Futureless Languages, by Cynthia Arrieu-King
You have no future because you are in it. And so, what is now? What does it feel like, what is its real language? Is someone or something dying, going on, or gone? Cynthia Arrieu-King is a gifted, present poet, but I forget her, reading this (and it is hers) account of a world going more and more "off" — off-base, out of kilter, not like some previously perceptible "normal": it is real, and it is a dream. The souring world is a dream. But this is such an interesting book! The author is an honest tracker, so you never know, finally, what she'll say, in her own futureless language.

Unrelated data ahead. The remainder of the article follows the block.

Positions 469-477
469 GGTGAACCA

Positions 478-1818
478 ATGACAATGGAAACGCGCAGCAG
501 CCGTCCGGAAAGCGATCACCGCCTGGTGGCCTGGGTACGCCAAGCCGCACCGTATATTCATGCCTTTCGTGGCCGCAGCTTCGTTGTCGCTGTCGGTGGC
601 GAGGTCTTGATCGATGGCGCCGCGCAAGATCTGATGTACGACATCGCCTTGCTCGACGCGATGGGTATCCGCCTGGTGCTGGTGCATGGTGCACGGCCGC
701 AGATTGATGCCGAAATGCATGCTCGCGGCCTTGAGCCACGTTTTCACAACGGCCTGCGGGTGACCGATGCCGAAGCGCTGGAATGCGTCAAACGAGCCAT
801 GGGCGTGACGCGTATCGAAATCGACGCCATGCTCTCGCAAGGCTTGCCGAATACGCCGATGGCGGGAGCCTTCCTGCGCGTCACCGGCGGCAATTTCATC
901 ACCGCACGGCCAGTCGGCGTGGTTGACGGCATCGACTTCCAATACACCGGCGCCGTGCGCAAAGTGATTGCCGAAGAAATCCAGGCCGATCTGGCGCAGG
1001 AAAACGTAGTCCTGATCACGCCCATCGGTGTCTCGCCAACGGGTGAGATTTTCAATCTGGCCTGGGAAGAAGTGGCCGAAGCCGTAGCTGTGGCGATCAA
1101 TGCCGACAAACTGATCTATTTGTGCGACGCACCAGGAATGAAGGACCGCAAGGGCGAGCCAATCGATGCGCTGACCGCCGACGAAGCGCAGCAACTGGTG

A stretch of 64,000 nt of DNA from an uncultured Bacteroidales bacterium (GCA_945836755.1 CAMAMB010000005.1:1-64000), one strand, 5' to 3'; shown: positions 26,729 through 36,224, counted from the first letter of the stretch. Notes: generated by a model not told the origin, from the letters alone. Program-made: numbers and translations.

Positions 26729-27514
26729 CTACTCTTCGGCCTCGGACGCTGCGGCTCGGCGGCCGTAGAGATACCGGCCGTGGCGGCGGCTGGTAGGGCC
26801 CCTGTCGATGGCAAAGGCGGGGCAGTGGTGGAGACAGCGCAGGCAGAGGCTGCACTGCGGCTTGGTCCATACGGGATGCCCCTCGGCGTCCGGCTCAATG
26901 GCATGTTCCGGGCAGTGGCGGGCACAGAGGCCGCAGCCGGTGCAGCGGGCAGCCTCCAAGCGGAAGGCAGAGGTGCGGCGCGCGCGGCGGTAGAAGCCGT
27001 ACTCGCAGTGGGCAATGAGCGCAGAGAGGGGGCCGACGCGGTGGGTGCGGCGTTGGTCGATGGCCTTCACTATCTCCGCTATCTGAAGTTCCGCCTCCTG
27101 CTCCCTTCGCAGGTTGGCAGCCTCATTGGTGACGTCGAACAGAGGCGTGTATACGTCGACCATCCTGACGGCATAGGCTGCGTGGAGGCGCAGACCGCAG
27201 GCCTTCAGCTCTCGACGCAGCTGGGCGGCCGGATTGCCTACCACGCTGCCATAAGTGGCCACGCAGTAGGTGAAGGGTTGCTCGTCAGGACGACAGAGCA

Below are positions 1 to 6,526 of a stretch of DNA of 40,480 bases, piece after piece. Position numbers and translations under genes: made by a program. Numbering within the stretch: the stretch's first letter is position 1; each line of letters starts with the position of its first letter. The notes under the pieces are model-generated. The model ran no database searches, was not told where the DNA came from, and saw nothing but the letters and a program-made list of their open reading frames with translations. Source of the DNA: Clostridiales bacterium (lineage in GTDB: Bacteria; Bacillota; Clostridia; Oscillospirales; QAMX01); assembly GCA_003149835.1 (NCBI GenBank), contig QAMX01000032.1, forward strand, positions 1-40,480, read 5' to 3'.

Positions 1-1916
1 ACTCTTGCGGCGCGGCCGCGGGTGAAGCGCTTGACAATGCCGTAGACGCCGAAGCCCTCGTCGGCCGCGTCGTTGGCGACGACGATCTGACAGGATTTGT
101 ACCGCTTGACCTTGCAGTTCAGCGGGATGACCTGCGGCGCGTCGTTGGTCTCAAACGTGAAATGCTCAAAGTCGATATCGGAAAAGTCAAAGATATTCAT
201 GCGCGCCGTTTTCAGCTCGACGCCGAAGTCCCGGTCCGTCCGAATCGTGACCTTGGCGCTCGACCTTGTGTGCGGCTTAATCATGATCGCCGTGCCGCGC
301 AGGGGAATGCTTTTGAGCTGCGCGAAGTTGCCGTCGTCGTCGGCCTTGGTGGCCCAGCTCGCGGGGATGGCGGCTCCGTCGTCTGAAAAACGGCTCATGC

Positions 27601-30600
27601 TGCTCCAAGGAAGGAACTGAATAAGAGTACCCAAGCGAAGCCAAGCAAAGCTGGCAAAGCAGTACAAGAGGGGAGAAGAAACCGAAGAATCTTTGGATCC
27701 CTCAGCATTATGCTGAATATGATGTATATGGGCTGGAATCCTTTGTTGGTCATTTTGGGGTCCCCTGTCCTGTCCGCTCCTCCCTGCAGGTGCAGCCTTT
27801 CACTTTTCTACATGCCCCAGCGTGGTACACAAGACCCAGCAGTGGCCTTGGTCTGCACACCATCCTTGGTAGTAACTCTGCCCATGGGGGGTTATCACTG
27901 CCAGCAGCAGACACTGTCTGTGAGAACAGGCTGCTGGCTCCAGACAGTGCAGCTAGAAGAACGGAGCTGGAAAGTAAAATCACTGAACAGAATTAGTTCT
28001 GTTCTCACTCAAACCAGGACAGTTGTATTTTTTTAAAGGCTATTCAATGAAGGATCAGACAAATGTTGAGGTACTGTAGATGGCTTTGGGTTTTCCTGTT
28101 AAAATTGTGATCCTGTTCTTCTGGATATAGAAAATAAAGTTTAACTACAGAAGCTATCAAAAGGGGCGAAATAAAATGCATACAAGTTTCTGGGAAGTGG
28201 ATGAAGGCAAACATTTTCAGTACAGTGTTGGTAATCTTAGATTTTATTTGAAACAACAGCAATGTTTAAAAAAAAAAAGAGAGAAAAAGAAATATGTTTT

Futureless Languages is a manual for you written in the sound of the wind, in the language “the air in the rock speaks.” A mixed tape of things “beyond interpretation.” Manifesto made all of questions and a very listening speech: “how did I get here? what should we do?” King writes a poetry of now that bears out how language already accesses tomorrows: a simple switch of tense changes everything, like the time traveler who butterfly-effects their own birth. While they hold language’s paradoxes, these poems hold the world’s too. “Every time I watch the news I delete a few more poems.”—but the ones that remain brim with the fragile power of the poet’s word. That power whose truth still get poets detained. King’s poems work as embodiments and records, laments and wishes: “To walk outside at/ midnight with zero fear.” Locations, languages flow, revealing observation for translation, syntax for alchemy, and poetry to be “a toil and an art,” time-spinning and thing-keeping. Futureless Languages is tender, brilliant play: read it aloud.